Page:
Loving Literature: CHS students, staff consider how reading can impact their school life, future

December 14, 2017

It all began around fifth grade for sophomore Madalyn Sailors when reading history textbooks changed the way she read for the worse. According to Sailors, reading used to be really fun, but now it’s boring and monotonous.

Sailors said, “I don’t like (reading) because a lot of times it’s just for school; I hate reading textbooks especially if there’s nothing interesting about them.”

Sailors’ story is not unusual. Some students said they feel as though school has forced them to read, and while December is Read a New Book Month, many bibliophobes said they do not plan to read at all if they can help it; their reasons are similar.

Even though she said she loves reading, Abigail “Abby” Carmichael, Teen Library Council vice president and junior, said, “Being forced to pick apart every aspect of a really good book kind of ruins the author’s purpose and that makes it a lot less fun to read.”

Still, Carmichael said although she does not enjoy analyzing books for school, “I also recognize the merit that (analysis) has on my personal reading because once you learn how to understand what the author’s trying to tell you, then you can apply it to books outside of school, and it makes them more communicative between author and reader.”

Freshman Brian Yuan said, “I used to like reading, but then we had to read for school and it just ruined the experience.”

Yuan called reading for fun “extra work I don’t want to do.”

Along with using different parts of the brain to process text, “(Reading) gives (children) opportunities to experience other worlds and environments that are outside of their own, and I think it gives them avenues to let their imagination explore and expand the reality,” English teacher Katie Overbeck said. 

Marissa Ryan
English teacher Katie Overbeck reads The Little Prince before class begins; according to Overbeck, her International Baccalaureate (IB) classes are currently reading the book in class.

Overbeck said she based her career choices on reading as well as  books she’s read, but she understands when her students don’t enjoy reading as much as she does.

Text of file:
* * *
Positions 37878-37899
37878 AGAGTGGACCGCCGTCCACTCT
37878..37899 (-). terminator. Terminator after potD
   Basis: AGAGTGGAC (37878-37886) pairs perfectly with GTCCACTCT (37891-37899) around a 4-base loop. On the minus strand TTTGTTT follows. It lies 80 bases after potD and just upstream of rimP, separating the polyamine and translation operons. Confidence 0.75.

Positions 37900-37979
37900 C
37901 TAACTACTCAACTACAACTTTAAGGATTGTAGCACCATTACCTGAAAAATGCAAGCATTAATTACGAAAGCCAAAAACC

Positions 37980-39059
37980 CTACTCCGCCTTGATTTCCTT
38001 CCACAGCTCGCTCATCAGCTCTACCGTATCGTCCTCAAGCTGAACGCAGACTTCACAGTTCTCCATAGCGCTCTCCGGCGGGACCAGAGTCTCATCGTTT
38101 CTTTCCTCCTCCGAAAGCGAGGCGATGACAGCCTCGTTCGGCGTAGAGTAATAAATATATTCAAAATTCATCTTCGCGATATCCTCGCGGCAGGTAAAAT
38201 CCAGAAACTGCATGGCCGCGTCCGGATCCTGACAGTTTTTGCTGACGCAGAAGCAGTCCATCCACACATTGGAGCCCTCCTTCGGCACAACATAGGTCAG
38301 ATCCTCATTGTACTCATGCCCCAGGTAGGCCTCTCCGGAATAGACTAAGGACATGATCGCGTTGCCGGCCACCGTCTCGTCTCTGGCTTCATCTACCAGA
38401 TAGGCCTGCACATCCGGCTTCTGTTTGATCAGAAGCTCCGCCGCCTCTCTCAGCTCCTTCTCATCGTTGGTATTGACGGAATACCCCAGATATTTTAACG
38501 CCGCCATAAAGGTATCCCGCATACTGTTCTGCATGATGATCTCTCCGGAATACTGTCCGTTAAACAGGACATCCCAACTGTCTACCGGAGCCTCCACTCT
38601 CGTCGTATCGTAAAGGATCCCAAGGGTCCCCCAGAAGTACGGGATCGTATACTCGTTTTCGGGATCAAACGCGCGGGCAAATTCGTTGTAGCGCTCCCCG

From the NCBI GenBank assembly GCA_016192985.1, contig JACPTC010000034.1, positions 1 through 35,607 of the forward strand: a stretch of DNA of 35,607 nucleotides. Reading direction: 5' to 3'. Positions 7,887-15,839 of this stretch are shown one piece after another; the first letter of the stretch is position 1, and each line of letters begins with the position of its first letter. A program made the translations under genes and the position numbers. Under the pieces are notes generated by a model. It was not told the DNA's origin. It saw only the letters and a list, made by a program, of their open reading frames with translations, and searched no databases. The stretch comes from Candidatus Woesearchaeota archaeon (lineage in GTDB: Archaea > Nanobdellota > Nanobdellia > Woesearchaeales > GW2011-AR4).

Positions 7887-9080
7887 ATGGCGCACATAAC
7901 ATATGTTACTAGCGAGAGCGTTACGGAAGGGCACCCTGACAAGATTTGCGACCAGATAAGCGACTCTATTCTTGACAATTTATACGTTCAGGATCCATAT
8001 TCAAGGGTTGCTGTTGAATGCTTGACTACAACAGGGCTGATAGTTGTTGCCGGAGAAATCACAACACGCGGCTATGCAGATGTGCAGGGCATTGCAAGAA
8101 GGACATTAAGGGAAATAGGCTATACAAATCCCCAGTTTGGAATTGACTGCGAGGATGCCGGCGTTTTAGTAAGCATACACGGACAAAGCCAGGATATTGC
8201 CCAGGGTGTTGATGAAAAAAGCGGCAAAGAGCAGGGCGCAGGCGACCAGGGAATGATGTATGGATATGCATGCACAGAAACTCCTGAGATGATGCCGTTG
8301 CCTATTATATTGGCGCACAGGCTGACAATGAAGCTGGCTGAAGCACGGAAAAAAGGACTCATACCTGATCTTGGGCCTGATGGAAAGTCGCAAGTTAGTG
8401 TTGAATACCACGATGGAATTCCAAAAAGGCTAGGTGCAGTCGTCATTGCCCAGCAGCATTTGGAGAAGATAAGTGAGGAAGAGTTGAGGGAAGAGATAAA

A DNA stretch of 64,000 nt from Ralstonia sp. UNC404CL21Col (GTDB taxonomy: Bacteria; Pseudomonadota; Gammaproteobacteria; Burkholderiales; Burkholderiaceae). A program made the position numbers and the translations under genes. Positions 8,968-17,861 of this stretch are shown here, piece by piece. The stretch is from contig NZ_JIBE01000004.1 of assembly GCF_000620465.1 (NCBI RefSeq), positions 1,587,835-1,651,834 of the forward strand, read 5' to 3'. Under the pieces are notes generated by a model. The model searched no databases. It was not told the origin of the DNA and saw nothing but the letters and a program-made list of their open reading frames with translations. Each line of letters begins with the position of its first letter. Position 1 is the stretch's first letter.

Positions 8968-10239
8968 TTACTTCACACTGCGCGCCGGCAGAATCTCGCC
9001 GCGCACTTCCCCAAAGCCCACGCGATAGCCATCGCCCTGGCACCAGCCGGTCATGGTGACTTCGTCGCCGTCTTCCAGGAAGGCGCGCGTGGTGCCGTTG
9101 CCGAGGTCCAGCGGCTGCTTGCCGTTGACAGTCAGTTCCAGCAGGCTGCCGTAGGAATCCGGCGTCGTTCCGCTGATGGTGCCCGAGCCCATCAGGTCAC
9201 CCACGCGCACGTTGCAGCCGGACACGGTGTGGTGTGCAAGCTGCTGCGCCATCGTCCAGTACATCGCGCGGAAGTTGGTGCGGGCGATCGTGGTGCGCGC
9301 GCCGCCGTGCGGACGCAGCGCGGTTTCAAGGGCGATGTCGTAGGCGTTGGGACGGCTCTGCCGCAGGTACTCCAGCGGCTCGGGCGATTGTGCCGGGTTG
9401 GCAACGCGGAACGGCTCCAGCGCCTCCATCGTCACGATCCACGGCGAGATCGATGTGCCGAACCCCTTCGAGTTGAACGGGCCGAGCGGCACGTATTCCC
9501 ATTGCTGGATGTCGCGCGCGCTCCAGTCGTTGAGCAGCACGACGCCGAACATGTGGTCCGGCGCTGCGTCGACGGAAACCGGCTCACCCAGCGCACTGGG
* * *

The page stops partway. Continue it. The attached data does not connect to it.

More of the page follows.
“I can appreciate the concept that some people don’t enjoy as much the escape that literature gives you,” Overbeck said. “Picking up a book to me is relaxing, whereas for other people, picking up a book kind of takes away from what they’d rather be doing.”

Overbeck said, “I can appreciate that not everyone loves reading, but I do think it’s good for our brains.”


Sailors said she still enjoys reading, but not for school, as reading isn’t the easiest way for her to learn new information. She said she likes more student-directed reading.

“I like it when you can pick more what you read and figure out how to apply it because I think that’s how people learn best,” Sailors said, “when you can choose what you’re reading and then apply it to whatever you’re learning, so if curriculum were more like that, I think people might enjoy it and learn more.”

Overbeck said teachers often look for books that engage students at the very beginning.

“The hardest books are the ones that don’t start well or start fast because then I feel like we lose (readers) before the book even begins,” she said. “Our more reluctant readers, if the first chapter doesn’t grab them, they may never finish ever.”

Although Overbeck said it is hard to force a kid to enjoy reading a text, she said, “There are lots of things I assumed I hated, and maybe I legitimately didn’t like them at the time, but as I’ve grown older, I think I’ve learned I have to keep going back to things and seeing if maybe my perspective has changed, so I think keep giving it a try and seeing if maybe because of the way life changes around you, maybe you are interested in reading something now.”

Overbeck said, “Looking for the right type of book that suits your interests does allow you to love reading eventually.”

Carmichael said people who hate reading are “robbing themselves of an opportunity to not only relax into fiction but also become smarter and understand the world in different and new ways.”

Although she said she often hates reading for school, Sailors recognizes the importance of reading.

She said, “Literature and English are really important. So if you have that strength, and that skill and that passion, then keep doing it, and I don’t know, figure out if you’re interested in writing yourself. Like, write in a way that makes people like me actually want to read your books.”



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